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October 19, 2011


Good ones. You see a lot of these lists, but I think it's important to point out the playing fair aspect. I've seen managers who purposely create conflict and think that it helps an employee grow. That's crap.

The world is full of bad managers. I think No. 1 is violated the most.

Suggest adding:
When you join a company as a manager, start with a clean slate as regards how you think of and treat your new staff.

Too many managers automatically assume that what their boss and others say about these people is the "truth" about the staffers and these managers begin with a bias (which could be inaccurately positive as well as inaccurately negative).

When you're new to an organization, the veracity of your boss and higher-ups should be as up for vetting just as much as that of your new staff.

I've worked for perhaps three great managers over several decades--thank you to all of them. The majority of the other unprofessional managers, including the "nice" often seemingly well-liked managers, didn't even come close to adhering to one, let alone all of our list.

And given the work climate these days, it's amazing if anyone can say they practice even one of the above.

Lots of people "talk" the talk of being a good manager. Very few are because it almost always requires standing up to THEIR managers and those who run the company. Most people are, to put it mildly, cowards when it comes to standing up for their staffs, which is what you end up having to do if you are to practice the above five skills.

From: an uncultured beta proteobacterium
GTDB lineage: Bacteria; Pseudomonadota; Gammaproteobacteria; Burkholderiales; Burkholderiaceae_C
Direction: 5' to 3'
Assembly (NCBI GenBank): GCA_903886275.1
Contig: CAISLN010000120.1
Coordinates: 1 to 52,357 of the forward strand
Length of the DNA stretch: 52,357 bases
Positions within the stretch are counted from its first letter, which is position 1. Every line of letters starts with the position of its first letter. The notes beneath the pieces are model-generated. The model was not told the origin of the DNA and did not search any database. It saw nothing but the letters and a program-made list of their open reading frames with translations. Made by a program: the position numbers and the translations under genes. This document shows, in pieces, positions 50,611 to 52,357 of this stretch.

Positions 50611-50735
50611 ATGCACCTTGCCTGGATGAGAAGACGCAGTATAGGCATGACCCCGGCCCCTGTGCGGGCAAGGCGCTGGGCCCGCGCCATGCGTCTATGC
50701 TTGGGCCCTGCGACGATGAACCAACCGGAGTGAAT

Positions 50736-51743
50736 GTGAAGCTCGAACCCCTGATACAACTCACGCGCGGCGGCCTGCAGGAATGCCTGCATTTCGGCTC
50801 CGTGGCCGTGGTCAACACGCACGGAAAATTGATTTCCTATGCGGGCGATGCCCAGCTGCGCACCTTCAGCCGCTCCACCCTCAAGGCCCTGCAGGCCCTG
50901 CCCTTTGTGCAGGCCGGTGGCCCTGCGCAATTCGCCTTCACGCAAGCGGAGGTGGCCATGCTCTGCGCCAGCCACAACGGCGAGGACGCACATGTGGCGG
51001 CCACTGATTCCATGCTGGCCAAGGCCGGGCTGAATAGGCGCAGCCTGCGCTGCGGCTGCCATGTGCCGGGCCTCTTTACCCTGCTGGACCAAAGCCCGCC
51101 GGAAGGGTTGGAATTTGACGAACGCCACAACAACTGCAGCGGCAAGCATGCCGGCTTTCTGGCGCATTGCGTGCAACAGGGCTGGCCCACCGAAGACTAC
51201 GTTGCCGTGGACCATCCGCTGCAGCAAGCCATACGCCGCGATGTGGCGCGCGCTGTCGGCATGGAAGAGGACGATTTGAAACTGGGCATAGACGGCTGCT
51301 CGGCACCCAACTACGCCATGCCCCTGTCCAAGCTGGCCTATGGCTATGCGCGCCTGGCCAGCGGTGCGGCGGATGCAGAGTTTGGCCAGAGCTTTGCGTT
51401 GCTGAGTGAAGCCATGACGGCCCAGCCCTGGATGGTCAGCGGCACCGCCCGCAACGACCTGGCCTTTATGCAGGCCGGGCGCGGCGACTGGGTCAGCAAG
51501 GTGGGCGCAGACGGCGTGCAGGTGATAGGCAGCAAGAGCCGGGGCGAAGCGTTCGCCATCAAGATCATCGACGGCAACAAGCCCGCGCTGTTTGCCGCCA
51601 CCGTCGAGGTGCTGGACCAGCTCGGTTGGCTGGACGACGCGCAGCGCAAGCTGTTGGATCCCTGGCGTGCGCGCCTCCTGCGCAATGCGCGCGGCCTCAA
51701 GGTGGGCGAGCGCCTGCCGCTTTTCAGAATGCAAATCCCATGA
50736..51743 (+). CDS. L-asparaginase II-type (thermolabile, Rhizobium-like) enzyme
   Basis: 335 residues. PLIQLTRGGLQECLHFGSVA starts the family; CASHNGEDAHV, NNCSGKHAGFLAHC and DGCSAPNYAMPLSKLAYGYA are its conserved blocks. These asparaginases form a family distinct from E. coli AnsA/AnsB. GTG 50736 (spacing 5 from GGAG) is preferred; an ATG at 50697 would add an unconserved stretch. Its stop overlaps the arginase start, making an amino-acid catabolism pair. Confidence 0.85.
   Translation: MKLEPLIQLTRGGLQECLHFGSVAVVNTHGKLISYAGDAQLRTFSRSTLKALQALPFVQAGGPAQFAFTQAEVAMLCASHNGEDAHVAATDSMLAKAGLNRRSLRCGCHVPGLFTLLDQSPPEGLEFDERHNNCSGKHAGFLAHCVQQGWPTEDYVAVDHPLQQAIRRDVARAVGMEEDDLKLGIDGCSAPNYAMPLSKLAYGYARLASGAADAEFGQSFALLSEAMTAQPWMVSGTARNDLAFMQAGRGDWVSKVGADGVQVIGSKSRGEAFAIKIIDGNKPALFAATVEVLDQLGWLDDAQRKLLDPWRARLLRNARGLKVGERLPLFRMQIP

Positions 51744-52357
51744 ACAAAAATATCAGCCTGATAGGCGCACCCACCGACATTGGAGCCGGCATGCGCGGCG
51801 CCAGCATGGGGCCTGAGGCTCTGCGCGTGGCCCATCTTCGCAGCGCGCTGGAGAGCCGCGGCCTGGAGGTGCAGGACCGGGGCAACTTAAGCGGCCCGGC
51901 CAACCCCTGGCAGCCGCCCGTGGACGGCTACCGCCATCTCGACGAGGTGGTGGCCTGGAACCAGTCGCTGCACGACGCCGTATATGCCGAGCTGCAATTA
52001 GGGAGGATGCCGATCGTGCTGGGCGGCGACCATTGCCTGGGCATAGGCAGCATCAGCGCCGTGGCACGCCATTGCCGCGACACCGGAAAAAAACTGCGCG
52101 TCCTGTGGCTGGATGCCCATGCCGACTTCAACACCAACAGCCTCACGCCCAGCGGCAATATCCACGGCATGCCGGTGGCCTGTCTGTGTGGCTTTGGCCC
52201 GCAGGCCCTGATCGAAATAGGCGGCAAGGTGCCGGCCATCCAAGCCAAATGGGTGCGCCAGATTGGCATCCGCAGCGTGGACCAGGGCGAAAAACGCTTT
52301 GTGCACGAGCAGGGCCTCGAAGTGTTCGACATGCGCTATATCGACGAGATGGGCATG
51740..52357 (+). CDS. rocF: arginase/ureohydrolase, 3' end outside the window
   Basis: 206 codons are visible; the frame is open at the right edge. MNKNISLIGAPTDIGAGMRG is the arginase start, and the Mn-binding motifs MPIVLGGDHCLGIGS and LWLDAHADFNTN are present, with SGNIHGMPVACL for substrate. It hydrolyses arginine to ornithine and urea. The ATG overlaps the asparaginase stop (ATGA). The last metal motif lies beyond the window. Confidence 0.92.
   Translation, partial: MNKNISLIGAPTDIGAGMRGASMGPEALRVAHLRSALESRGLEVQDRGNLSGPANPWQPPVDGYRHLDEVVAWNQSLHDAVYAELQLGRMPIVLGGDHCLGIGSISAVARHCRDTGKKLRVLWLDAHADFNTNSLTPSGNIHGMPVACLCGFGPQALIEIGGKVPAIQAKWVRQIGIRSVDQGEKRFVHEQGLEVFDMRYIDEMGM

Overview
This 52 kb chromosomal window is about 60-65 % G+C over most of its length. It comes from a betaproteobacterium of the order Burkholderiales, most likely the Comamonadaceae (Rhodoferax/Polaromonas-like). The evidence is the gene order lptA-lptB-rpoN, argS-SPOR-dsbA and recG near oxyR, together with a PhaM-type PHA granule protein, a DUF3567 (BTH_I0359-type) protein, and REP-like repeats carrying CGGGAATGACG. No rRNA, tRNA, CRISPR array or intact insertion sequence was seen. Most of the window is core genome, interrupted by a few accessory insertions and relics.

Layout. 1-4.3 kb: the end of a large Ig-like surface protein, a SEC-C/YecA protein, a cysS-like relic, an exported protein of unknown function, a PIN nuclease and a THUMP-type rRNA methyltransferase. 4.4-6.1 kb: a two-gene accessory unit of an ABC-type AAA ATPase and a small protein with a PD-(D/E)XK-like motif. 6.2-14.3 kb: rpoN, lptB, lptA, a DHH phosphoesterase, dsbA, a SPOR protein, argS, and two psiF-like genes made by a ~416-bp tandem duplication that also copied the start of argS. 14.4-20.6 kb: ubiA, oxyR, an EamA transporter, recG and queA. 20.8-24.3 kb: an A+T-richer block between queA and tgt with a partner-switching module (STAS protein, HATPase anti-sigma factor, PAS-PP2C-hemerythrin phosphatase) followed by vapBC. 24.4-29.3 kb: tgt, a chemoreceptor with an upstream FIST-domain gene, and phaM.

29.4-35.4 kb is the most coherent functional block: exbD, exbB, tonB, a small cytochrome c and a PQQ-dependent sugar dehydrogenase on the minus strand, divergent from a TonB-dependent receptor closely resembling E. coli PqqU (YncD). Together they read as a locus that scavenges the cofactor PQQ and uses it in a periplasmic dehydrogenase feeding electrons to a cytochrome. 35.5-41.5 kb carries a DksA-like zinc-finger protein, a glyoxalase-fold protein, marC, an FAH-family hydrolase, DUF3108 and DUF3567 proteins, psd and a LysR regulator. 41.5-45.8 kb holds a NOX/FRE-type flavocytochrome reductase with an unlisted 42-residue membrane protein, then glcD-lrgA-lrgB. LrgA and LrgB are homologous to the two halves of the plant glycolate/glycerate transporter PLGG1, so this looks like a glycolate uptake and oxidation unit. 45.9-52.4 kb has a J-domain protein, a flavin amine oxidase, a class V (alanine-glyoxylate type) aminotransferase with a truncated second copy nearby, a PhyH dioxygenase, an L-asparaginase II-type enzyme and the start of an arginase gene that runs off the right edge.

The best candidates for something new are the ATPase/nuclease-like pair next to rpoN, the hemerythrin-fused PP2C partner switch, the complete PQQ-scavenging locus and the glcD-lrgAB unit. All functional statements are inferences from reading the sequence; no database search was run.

How many good managers have you worked for? Do you consider that you were/are a good manager, as in practicing all of the above consistently and in the face of a company run by people who may not respect employees?

Jill - it's often violated.

Devon - and it's the easiest one to do.

Gemmond - another good one. That can be difficult, but good managers will try to be objective, despite the "baggage" that is shared with them about the team they are inheriting. I've been fortunate to work for some great managers, but I've had some duds as well. I have learned well from both kinds.

I think I've been really lucky - I've worked with and around several great managers. They stand out, as do the workplaces they manage.

I would add one more to your list: help your team members "manage up". Knowing how and when to bring issues and concerns to you, the manager, is incredibly helpful.

Em - good one. This goes with empowerment. Always helpful.

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